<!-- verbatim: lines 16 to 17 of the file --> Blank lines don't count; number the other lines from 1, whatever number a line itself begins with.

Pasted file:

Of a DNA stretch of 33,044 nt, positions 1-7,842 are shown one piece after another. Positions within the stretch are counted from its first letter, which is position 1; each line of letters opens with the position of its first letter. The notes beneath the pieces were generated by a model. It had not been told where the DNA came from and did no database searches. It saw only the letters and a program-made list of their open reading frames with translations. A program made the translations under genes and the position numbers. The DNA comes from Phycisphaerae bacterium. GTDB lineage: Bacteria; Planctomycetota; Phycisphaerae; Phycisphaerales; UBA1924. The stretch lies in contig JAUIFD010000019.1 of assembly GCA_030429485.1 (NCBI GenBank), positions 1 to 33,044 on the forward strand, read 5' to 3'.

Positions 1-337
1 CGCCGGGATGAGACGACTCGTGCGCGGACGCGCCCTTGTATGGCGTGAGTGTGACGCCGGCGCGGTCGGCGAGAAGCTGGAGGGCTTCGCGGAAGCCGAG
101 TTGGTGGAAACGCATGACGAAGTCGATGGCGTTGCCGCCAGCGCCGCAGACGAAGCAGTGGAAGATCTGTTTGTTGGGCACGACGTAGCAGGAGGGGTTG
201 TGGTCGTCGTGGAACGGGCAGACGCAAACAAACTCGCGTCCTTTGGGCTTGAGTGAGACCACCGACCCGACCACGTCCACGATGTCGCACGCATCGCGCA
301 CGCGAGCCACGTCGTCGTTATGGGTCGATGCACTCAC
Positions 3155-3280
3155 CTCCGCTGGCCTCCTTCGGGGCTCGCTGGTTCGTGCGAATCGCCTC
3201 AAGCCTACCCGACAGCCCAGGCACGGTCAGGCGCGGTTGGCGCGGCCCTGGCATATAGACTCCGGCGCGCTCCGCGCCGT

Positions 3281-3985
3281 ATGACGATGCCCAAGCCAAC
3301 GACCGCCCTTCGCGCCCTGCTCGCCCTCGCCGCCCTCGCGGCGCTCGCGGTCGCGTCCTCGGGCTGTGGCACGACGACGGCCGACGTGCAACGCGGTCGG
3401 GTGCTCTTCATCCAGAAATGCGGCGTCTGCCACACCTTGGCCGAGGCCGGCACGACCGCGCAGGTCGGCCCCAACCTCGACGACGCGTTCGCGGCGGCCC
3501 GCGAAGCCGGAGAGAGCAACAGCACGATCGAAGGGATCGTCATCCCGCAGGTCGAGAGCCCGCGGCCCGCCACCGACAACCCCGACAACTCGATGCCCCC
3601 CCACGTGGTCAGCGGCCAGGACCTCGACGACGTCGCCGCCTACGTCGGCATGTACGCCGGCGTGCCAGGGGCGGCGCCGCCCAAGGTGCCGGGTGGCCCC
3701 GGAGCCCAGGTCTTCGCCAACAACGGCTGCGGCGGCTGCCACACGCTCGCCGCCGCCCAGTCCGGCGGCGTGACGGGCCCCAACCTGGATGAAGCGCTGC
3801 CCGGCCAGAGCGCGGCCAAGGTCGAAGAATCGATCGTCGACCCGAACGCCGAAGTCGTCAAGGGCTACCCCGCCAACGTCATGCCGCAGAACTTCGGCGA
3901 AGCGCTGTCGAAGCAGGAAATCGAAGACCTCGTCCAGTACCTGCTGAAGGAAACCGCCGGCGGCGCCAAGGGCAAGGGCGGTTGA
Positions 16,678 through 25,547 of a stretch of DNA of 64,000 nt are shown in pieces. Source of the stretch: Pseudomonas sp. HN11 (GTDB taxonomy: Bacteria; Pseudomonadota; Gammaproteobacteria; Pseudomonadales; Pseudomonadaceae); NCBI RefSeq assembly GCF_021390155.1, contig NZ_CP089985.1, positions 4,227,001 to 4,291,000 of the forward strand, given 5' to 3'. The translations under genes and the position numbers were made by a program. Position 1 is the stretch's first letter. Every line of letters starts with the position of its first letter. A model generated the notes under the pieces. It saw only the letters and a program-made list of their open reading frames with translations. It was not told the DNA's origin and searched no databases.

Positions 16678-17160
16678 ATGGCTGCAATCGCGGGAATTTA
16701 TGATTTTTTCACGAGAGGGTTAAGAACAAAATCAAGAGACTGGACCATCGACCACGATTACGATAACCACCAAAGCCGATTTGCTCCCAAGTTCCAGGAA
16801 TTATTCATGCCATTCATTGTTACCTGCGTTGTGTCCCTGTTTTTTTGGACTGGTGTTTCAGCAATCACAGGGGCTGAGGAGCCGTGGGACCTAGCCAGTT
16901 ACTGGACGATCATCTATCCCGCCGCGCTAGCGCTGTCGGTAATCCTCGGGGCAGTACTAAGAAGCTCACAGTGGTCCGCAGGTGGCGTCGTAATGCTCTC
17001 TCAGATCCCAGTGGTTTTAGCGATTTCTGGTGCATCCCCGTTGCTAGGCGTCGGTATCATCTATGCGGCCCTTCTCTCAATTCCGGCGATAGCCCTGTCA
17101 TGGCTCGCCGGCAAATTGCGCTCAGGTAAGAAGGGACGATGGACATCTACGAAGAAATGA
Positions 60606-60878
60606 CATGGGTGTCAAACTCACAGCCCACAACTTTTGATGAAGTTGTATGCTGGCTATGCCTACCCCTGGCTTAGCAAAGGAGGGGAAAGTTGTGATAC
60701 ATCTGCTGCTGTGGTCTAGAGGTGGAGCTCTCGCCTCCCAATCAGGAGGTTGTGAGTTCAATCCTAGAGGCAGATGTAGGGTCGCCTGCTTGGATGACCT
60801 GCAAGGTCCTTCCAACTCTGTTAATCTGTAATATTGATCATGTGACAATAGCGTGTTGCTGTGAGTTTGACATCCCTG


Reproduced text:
3701 GGAGCCCAGGTCTTCGCCAACAACGGCTGCGGCGGCTGCCACACGCTCGCCGCCGCCCAGTCCGGCGGCGTGACGGGCCCCAACCTGGATGAAGCGCTGC
3801 CCGGCCAGAGCGCGGCCAAGGTCGAAGAATCGATCGTCGACCCGAACGCCGAAGTCGTCAAGGGCTACCCCGCCAACGTCATGCCGCAGAACTTCGGCGA